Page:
The readings: Moses, eyes weak from age, cracked hands leaning on a stone for support as he stares toward the horizon, gazing upon the Promised Land he would never set foot on. John the Baptist, weird as a three dollar bill, a grasshopper leg stuck in his teeth, crying out from the wilderness of that same Land. St. Paul claiming with a true-believer’s conviction that he would rather be cut off from the Source of All than see his friends and family dwelling in that Land be cut off from The Christ.

Which brings us back to the quote above. Lara, the beautiful and used; Lara, the forgotten and lonely; pacing the steps of her church in search of the weight of life — something to connect her with the bright sadness of a reality to which she had become numb. An “inner music” whose tones could re-attach (re-ligament, re-member) her to the depths of life.

Yet, as so many of us find, Lara, “Could not always compose such a music for herself.” Oh, she tried: filling the deafening silence with so many things and people, but always found them somewhat out of tune. So she went back to the storymaker of her community: the church.

For all its complicity with the proud and the powerful, for all its failures to live up to its calling to serve as harbor and voice for the least of these, it was the primary Story Maker of her life. Her entire frame of existence occured within the bounds of Scripture as it had been presented to her: who God is, who she was, and what any of this is about anyway. Her very vocabulary, the words that formed on her lips whether she was praying, buying food at the market, or making love, were shaped by the words and turns of phrase of Scripture.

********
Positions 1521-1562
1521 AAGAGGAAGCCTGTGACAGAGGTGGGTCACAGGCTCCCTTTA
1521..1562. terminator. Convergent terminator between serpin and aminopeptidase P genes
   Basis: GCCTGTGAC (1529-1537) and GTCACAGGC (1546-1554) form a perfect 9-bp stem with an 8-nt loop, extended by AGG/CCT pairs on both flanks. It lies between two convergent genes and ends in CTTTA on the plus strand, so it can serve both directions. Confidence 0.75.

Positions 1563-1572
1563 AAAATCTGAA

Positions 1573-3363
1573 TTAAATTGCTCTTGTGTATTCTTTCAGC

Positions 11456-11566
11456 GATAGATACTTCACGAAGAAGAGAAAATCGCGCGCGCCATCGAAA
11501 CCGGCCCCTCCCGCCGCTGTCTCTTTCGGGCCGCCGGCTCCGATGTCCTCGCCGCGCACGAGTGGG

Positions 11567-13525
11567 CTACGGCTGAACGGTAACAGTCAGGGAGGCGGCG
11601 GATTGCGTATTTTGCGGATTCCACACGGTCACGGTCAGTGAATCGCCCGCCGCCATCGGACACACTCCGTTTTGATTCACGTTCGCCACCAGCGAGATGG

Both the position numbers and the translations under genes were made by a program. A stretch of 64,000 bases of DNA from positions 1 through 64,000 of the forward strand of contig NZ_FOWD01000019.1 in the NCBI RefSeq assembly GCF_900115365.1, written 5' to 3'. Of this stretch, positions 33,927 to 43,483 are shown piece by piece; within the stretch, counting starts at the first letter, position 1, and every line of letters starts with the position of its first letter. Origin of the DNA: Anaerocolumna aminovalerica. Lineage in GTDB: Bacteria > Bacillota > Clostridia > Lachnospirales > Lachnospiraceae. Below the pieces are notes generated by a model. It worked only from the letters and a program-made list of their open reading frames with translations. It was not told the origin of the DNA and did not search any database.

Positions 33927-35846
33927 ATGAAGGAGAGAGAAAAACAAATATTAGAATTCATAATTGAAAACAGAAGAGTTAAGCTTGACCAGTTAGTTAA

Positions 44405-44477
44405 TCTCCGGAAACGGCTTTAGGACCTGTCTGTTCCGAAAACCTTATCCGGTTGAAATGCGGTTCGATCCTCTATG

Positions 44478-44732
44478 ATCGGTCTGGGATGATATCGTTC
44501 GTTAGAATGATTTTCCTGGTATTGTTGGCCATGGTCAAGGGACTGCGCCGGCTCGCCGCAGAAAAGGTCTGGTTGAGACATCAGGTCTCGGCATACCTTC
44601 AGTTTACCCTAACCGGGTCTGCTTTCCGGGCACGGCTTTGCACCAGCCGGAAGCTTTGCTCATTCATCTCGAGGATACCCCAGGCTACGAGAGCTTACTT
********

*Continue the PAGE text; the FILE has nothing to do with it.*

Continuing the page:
Whether she liked it or not, whether she saw much use for the pomp and circumstance and the theology behind the words itself, something still drew her back. Something that gathered up the disparate threads of her life and united them in one story. Something that brought her to tears.

Many days I’m not sure what I believe. Most days I feel it might all be pointless anyway and that the church is more dead than alive, useless except as a vehicle for moral and social programs. But like Lara, I keep going; for reasons I don’t fully understand yet intuitively know, I keep showing up to church.

Of course, the moments where that weight is felt and I find myself weeping over the inner music are few and far between. And of course, the response may change according to the strength of that beauty or horror, and it may change in form, leaving me smiling idiot-like in the pew, trembling at the altar rail, or weeping on the kneeler, but it is the potential for those moments to occur that keeps me showing up. The potential for discovering the “unbearable preciousness” of life.

The potential for revelation. Revelation of life and why I keep waking up to try it again. Revelation of community and why I even bother with other people. Revelation of myself and how somehow, despite all my failures and pride and the pain I’ve felt and caused, I might hear the tune of some far-off, forgotten song buried within my chest, calling me out into this terrifyingly beautiful world to weep and to love.


1. Alexander Schmemann’s term to describe the Lenten season. Cf. Great Lent, Schmemann, Alexander.